PHOENIX (3TV/CBS 5) -- From computers to phones and tablets, kids are surrounded by technology both in the classroom and at home. Cybersecurity experts say it’s never too early to talk to your kids about cybersecurity.
“I don't think you should obsess over what to say to them the most important thing is to start somewhere, to have that conversation. And I don't believe in fear as a motivator, you know, telling them that somebody is out to get them on the internet,” Lisa Plaggemier, with the National Cyber Security Alliance, said.
Plaggemier says parents need to have an open conversation with their kids and set some basic ground rules.
“I think it's better to use a common-sense approach than it is to try and scare them into doing the right thing to be honest,” Plaggemier said. Plaggemier points to research which shows more than a third of teens have been a victim of cyberbullying, but only one in ten will tell a parent.
“In the old days we could run away, we could run home, we could run to a teacher on the playground. But we can't run away from a bully in cyberspace, it's a little bit more difficult,” Plaggemier said. Plaggemier believes you should be checking your kids phones and devices because the risk is too great not to.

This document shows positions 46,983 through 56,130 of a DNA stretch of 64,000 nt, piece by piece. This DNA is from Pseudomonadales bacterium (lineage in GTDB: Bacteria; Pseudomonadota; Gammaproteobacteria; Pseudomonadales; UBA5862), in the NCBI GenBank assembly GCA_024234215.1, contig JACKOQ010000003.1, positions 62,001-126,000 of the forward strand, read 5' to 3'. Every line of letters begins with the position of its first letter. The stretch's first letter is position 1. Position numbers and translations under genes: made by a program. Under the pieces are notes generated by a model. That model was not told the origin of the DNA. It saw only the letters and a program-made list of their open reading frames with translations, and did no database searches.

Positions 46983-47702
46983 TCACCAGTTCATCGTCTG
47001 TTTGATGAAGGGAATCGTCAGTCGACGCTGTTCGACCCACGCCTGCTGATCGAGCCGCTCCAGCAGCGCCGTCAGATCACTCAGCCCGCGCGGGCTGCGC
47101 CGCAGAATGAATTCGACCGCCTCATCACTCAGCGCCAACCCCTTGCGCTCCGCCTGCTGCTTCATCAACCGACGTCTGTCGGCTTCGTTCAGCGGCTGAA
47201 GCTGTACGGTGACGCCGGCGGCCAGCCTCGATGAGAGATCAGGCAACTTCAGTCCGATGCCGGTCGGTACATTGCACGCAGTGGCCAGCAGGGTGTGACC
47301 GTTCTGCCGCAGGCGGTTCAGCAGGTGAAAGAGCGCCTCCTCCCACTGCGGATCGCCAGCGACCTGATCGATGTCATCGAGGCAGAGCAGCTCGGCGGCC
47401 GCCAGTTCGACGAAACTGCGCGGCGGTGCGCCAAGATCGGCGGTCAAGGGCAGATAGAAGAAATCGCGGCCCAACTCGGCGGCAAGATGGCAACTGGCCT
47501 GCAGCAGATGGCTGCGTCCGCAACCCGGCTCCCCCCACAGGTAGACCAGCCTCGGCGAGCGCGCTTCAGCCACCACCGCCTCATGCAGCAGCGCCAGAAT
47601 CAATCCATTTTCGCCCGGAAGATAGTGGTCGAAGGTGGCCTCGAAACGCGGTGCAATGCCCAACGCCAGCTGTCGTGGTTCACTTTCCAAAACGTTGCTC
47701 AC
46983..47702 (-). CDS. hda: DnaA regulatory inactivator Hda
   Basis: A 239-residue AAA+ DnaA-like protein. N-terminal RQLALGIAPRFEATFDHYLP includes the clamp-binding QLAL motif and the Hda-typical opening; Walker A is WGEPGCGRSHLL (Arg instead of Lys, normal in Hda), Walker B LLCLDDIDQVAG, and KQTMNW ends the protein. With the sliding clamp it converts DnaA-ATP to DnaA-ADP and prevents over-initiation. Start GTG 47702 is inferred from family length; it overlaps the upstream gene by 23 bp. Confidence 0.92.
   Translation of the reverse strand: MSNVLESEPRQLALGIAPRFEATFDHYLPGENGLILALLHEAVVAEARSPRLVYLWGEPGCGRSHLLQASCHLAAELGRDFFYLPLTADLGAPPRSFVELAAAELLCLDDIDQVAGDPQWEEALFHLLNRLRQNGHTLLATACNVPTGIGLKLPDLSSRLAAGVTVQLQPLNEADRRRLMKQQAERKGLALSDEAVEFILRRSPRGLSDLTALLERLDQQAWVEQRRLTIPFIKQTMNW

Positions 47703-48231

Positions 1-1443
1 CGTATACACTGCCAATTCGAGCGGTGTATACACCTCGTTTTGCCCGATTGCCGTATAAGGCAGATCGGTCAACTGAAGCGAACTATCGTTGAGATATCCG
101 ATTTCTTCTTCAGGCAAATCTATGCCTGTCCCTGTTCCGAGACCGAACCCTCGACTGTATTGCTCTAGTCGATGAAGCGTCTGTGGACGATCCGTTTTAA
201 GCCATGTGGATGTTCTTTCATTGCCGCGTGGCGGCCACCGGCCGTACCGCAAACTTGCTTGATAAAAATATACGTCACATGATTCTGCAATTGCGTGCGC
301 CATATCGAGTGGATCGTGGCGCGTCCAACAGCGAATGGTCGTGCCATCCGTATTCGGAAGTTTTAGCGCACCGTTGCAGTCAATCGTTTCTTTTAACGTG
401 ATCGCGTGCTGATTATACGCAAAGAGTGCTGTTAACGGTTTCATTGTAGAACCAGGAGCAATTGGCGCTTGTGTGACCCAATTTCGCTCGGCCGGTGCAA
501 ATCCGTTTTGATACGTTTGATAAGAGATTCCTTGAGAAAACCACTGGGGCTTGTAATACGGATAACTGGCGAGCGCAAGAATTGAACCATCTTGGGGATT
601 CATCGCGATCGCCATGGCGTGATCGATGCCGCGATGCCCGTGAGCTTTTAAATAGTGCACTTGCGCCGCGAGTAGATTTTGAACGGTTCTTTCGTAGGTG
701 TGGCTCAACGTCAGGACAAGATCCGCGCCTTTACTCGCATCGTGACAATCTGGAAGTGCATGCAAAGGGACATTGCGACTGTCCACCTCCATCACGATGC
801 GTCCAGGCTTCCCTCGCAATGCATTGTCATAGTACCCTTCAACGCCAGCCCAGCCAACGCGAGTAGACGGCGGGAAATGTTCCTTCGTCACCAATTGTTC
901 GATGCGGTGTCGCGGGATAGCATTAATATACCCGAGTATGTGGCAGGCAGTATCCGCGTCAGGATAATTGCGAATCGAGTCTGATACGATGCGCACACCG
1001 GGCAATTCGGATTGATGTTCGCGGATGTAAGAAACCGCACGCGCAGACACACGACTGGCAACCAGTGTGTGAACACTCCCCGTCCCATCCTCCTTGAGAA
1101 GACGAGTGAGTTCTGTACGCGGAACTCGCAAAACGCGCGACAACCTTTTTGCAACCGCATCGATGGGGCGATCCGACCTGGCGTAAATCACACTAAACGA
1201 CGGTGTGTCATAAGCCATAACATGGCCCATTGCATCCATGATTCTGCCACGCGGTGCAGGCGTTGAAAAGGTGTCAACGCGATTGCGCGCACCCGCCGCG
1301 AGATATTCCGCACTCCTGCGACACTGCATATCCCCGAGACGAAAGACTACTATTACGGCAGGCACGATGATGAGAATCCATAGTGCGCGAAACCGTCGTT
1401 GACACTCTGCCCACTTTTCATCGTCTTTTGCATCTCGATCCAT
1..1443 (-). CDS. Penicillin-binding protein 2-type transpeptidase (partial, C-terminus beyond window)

“Some parents can be squeamish about checking their child's devices you know they feel like maybe they're violating their child's privacy, but to be honest, you know all the social media apps know exactly what your child is doing online,” Plaggemier said.
How often should you be checking? Plaggemier says it depends on your child.
“With my kids, there were times when, you know, the dreaded middle school years when they're subject to a lot of peer pressure where I checked my kids phones fairly frequently, and as they matured and as I trusted them more and as their brain chemistry settled down and they grew a little older, I didn't have to check their phones quite as often,” Plaggemier said.
If your child is a victim of cyberbullying, Plaggemier says there’s a few things you need to do.
“Encourage them to take screenshots of the incident and block the bully, report the bully to the app if the bullying happened through a social media app, and just have an open dialogue with your children,” Plaggemier said.
Here’s the four things she says parents can do to protect their kids online:
- Establish limits and boundaries early
- Teach your kids how to create strong passwords
- Keep antivirus software up-to-date
- Make sure your kids understand nothing is truly temporary or anonymous online
If you want more information on how to talk to your kids about the internet, click here.